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By Matt Hayes
  • Department of Global Development
  • Climate Change
  • Global Development

Climate scientist Veerabhadran Ramanathan, who first discovered in the 1970s the climate-altering impacts of certain carbon chemicals in the atmosphere and who has been a driving force to enact policies to curb global warming for four decades, is joining Cornell’s Department of Global Development.

Ramanathan, known as “Ram”, will serve as adjunct professor of global development in the College of Agriculture and Life Sciences (CALS) where he will develop innovative climate education/literacy programs and work to advance Cornell’s 2030 Project. The university-wide climate initiative will launch in 2022 to harness the collaborative scholarship, science, innovation and entrepreneurialism of a world-class research university to develop and scale tangible climate solutions.

“Ram’s ground-breaking discoveries on atmospheric physics and its interactions with chemistry shaped the fundamental science of climate change, and his leadership in climate change solutions and climate education for all is beyond reproach,” said Benjamin Z. Houlton, the Ronald P. Lynch Dean of CALS. “We are absolutely thrilled to have him join Global Development and our teams of researchers confronting this existential challenge.”

Ram is a leading researcher on global warming pollutants, most notably short-lived molecules like methane, halocarbons, ozone and black carbon. These compounds linger in the atmosphere for weeks to years rather than decades to centuries but have heat-warming potencies at factors of magnitude greater than carbon dioxide. In 1975 he discovered the super-greenhouse effect caused by cholorofluorocarbons (CFCs), and later showed how reductions in emissions of short-lived climate pollutants can dramatically slow warming and reduce air pollution. His research has revealed the global impacts of atmospheric carbon on the climate, agriculture and environmental justice.

“I am thrilled and honored to join CALS and help the college with its goals in climate solutions including climate education,” Ram said. “Climate change has morphed into climate crisis demanding urgent solutions and academic institutions have to step up and help the world. Cornell’s 2030 Project is exactly the sort of effort our nation needs.”

Ram’s research has influenced global policy for nearly half a century. He advises the Pope and Vatican on climate and environmental policies and co-founded Project Surya, an initiative that originated in India to replace polluting cooking stoves with cleaner cooking technologies.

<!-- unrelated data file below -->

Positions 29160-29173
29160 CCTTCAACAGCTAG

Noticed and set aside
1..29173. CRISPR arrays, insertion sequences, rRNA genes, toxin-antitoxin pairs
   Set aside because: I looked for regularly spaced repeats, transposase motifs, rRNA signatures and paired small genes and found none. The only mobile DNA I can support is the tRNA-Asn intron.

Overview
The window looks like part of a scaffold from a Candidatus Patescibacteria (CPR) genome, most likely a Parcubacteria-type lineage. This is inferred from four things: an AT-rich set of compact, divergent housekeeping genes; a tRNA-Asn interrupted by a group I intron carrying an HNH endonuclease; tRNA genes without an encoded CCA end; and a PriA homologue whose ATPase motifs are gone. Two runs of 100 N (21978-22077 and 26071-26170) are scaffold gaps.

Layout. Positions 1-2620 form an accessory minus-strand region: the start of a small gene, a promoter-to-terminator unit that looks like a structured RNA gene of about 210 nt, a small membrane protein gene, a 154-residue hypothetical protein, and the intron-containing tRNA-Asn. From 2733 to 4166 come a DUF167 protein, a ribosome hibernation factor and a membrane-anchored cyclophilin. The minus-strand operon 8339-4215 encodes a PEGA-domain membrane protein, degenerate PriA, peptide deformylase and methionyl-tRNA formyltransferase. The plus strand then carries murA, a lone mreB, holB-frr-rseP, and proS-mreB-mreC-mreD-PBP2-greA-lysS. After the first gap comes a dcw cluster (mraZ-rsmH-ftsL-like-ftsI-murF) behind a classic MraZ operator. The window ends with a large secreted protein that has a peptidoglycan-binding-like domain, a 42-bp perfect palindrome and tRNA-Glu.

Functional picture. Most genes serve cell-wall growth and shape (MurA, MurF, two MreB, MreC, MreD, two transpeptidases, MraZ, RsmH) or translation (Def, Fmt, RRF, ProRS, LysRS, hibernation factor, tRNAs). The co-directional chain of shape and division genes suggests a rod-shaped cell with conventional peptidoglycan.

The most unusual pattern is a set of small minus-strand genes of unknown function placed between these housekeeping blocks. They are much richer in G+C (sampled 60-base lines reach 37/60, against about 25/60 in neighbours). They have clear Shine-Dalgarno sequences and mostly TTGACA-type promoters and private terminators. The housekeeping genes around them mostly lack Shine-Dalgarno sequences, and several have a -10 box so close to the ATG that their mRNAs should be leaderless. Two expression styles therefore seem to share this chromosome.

In 1990 he joined the Scripps Institution of Oceanography at the University of California, San Diego where he led climate sustainability efforts. As an educator, Ram launched the University of California's Bending the Curve: Climate Change Solutions, an education protocol taught across the UC system and at campuses around the world. The curriculum he developed expanded from a single for-credit undergraduate course to become a massive online educational system to empower people to understand and solve climate change challenges. 

Among his accomplishments, he received the Blue Planet Prize in 2021 and the Tang Prize for Sustainable Development in 2018. He was named by Foreign Policy magazine as a top 100 global thinker in 2014 and has been elected to many science academies around the world, including the U.S. National Academy of Sciences, the American Philosophical Society, the Royal Swedish Academy of Sciences, Academia Europea and the Pontifical Academy of Sciences, where he is the council member.

Faculty spotlight

Veerabhadran "Ram" Ramanathan

Research focus: Understanding the human-nature interactions and how these interactions influence climate change and climate actions

Teaching focus: Creating climate literacy to all adults, college to high school students, and leaders to workers in the private sector


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